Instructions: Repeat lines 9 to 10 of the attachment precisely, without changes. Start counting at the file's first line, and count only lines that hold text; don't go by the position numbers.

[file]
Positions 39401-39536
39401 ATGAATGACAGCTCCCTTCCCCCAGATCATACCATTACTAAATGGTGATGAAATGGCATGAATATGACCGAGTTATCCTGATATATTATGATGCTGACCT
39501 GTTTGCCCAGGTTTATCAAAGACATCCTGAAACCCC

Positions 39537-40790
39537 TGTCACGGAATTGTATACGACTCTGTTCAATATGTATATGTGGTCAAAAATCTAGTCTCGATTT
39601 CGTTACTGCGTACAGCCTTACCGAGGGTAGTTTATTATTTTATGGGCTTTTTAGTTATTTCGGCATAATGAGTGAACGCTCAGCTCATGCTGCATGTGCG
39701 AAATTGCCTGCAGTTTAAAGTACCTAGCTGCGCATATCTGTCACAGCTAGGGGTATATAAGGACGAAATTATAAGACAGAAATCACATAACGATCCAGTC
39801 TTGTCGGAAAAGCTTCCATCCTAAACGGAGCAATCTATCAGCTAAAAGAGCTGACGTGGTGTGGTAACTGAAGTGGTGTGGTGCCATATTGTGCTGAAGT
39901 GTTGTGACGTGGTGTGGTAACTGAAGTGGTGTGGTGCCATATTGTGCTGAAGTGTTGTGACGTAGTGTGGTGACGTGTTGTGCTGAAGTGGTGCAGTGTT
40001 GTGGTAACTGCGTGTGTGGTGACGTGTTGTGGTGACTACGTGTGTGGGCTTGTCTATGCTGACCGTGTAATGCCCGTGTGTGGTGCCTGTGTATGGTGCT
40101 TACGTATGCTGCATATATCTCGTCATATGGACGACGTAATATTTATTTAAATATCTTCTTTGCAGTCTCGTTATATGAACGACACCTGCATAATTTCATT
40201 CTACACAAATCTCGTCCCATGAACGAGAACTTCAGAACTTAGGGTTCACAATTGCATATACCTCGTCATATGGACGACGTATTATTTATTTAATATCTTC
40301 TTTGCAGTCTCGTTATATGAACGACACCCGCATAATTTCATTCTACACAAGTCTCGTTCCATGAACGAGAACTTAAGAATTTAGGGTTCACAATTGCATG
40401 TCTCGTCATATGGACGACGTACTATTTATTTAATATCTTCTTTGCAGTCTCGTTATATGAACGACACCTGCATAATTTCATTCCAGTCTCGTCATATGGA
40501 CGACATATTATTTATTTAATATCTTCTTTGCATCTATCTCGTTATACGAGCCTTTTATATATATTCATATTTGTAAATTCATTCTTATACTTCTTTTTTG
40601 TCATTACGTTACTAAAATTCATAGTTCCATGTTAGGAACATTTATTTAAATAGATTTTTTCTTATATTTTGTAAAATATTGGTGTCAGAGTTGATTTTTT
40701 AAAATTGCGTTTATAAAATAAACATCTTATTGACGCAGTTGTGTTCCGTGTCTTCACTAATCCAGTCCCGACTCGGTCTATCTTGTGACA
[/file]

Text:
39901 GTTGTGACGTGGTGTGGTAACTGAAGTGGTGTGGTGCCATATTGTGCTGAAGTGTTGTGACGTAGTGTGGTGACGTGTTGTGCTGAAGTGGTGCAGTGTT
40001 GTGGTAACTGCGTGTGTGGTGACGTGTTGTGGTGACTACGTGTGTGGGCTTGTCTATGCTGACCGTGTAATGCCCGTGTGTGGTGCCTGTGTATGGTGCT